Show simple item record Ayuk, P. T. Koma, S. B. 2019-04-05T05:57:32Z 2019-04-05T05:57:32Z 2018
dc.description Journal article published in The 3rd Annual International Conference on Public Administration and Development Alternatives 04 - 06 July 2018, Stellenbosch University, Saldahna Bay, South Africa en_US
dc.description.abstract : The South African higher education (HE) sector faces a watershed moment. A key question on most minds is: what is the best way of funding higher education in South Africa? Although relevant stakeholders might have conflicting interests on this matter, the ultimate goal must be to find a mechanism that best responds to South Africa’s developmental realities and aspirations. A marked feature of the SA (and indeed global) HE sector has been increased demand, in excess of supply for HE services. Additionally, there has been increased pressure on the national treasury for competing public goods such as transport energy and healthcare infrastructure. The effect of this has been dwindling state subsidies for HE, which has compelled state-owned higher education institutions to explore alternative sources of funding, notably rising tuition fees and other commercial revenue streams which hitherto were typically associated with private HE providers. The "fees must fall" student unrests which gripped most HEIs in South Africa in 2016 signaled the heightened and growing discontent among students (and by extension, their parents and sponsors) regarding the crippling effects of current HE funding mechanisms in SA. In response to this and related matters, the Fees Commission was set up and delivered its report on 12 November 2017. But before the key findings and recommendations of this report could even be understood, President Jacob Zuma in a knee-jerk reaction seized the occasion of the opening of the 54th conference of the ANC to announce conditional free higher education. Using a thematic analysis of SA’s own experience and selected international experiences and in the context of the envisaged development trajectory for South Africa, this paper argues that major shifts in the psychosocial compact between government and the people are required to find an enduring solution to the current HE funding debacle. More specifically, it offers some recommendations towards attaining such a solution. en_US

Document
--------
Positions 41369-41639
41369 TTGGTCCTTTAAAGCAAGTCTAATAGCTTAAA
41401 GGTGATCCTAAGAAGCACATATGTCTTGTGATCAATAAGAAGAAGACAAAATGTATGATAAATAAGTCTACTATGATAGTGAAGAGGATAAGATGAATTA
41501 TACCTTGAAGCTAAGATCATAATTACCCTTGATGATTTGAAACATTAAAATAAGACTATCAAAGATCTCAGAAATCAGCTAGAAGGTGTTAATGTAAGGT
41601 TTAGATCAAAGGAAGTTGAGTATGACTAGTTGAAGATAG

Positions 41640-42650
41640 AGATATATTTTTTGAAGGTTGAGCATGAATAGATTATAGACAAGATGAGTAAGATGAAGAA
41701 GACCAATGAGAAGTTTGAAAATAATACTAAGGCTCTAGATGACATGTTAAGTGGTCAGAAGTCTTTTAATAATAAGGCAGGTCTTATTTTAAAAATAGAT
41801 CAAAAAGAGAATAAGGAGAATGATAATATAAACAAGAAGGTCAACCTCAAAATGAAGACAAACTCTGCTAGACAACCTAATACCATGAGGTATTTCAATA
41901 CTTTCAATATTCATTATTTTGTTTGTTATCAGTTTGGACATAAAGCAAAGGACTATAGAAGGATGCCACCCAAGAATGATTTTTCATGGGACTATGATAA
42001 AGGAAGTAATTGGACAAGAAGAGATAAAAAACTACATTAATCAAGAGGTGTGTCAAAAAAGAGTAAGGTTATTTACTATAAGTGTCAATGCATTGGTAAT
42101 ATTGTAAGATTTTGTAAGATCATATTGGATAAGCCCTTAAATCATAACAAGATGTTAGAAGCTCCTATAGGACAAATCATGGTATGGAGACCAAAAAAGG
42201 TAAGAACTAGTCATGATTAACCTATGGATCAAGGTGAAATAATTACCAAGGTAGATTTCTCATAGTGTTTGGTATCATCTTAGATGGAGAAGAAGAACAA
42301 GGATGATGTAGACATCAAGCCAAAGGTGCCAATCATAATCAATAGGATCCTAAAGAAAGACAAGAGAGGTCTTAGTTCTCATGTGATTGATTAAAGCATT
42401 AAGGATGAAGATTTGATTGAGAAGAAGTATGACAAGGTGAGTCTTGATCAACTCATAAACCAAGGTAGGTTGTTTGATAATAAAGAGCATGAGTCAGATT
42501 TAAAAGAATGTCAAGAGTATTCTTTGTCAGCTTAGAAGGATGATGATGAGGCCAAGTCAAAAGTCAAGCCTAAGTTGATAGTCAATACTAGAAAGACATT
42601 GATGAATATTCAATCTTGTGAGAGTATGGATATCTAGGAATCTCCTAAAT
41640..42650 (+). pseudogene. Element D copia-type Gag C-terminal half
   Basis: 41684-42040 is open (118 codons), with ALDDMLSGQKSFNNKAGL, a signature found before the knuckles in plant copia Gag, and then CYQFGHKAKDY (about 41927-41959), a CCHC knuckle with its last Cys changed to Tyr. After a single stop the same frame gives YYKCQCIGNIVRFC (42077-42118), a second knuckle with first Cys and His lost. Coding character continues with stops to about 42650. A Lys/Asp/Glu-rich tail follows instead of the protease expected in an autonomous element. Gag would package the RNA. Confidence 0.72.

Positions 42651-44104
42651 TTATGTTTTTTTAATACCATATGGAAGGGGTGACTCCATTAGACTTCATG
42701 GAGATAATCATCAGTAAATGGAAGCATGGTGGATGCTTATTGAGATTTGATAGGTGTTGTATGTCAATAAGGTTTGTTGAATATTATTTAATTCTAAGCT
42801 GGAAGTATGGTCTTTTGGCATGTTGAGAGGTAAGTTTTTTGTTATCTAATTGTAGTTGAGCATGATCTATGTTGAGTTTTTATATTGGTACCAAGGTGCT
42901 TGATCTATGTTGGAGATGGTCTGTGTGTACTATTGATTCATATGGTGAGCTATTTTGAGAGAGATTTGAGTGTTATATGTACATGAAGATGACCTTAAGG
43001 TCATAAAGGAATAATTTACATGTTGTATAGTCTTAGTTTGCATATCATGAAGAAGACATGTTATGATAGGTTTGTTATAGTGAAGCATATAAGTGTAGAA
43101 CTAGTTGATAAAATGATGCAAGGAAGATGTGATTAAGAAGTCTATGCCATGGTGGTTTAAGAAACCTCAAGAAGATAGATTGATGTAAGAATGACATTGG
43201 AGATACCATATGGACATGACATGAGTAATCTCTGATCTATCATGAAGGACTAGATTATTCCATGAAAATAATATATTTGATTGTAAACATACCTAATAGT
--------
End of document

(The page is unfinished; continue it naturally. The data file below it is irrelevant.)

dc.format.extent 12 pages en_US
dc.language.iso en en_US
dc.publisher International Conference on Public Administration and Development Alternatives (IPADA) en_US
dc.relation.requires Adobe Acrobat Reader en_US
dc.subject Financial access en_US
dc.subject Heher Commission en_US
dc.subject Higher education funding en_US
dc.subject Income-contingent loan en_US
dc.subject.lcsh Education, Higher -- South Africa -- Finance en_US
dc.subject.lcsh Student aid en_US
dc.subject.lcsh Student loans en_US
dc.subject.lcsh Student financial aid administration en_US
dc.title The elusive quest for a functional higher education funding mechanism for South Africa: a time to walk the talk en_US
dc.type Article en_US

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